The first and third games run an excellent 8-10 hours each depending on a combination of gaming ability, luck, and nerve), while Justine, which was a DLC for Dark Descent runs anywhere from 30 to 45 minutes, and is, in my mind, more of a death run than a real game. That does make it a vital part of the collection, however, as it acts as a sort of mental palate cleanser before you dive back into the complex nightmare of a second full game.
The Look of Terror
The Dark Descent was initially launched on PCs in 2010, making the game close to a decade old. Yet, visually, it still holds up very well. More about the gameplay a little later, but it is important to understand now that almost everything here takes part either in a dingy castle or in dark early twentieth-century London streets. It is a game that is dark and meant to be played as such.
Yes, the light of hearing can turn the gamma right up, but ultimately, that serves against you, for several reasons.
The graphics have what could only be a deliberately grainy feel to them, which matches the environment and the story.
The castle world that makes up the entire first game, as well as Justine, has a grand feel to it, not just from the towering ceilings and the large open rooms to the sheer number of meandering corridors, twisting dungeons and multitudinous cells buried therein.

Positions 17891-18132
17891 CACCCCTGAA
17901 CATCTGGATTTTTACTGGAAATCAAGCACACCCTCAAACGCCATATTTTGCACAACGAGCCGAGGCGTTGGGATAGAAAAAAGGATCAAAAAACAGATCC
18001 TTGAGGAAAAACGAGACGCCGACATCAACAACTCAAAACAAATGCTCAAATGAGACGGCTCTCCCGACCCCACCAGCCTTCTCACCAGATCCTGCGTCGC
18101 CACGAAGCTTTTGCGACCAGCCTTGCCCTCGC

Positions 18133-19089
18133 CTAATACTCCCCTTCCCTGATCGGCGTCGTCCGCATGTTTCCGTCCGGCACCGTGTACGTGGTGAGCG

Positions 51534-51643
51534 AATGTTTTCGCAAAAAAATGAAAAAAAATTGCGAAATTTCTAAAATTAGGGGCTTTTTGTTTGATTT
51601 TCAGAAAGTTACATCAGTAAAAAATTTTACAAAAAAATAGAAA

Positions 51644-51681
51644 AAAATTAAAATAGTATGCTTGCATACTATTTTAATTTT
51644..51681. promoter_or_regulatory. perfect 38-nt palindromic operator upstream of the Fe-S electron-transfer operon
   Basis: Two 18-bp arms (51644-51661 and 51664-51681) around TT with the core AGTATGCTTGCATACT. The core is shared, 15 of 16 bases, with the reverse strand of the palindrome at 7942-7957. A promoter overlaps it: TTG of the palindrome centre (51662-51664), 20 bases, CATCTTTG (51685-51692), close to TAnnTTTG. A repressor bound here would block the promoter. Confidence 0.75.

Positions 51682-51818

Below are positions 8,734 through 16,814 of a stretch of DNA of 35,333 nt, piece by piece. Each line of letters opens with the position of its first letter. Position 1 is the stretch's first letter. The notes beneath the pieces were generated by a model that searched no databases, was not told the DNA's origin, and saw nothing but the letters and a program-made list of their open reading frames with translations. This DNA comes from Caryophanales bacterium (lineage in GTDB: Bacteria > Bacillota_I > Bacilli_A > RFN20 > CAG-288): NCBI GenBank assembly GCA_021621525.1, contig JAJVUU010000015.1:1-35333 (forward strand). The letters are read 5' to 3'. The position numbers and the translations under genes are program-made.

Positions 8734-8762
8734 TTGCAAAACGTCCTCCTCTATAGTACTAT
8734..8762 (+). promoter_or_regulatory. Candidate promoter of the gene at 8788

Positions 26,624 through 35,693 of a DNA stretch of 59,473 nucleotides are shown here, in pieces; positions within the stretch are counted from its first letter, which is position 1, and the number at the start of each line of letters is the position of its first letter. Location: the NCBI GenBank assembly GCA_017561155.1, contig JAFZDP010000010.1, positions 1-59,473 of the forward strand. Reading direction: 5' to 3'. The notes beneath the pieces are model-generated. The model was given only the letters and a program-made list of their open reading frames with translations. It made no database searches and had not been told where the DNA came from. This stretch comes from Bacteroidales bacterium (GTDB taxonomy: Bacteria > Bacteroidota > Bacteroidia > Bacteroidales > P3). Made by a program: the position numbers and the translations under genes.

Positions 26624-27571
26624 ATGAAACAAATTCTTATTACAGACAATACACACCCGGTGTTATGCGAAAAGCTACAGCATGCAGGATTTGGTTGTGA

Every room carries with it a weighty sense of foreboding. The use of both light and shadows is part of what makes this collection such a superb example of horror. While the subtle movements in the character’s peripheral vision crank up the tension from the very first scene, the first-person perspective makes everything seem that much tighter. Despite the size of the rooms and space you have to explore, there is something claustrophobic in the air, with you never wanting to move too far beyond the safe place you have found.
From the Castle into the City
For the third game in the collection, A Machine for Pigs, you say goodbye to the castle and jump forward a few hundred years to the dawn of the twentieth century. This game was released to PC in 2013, and the advancements in gaming graphics were visible.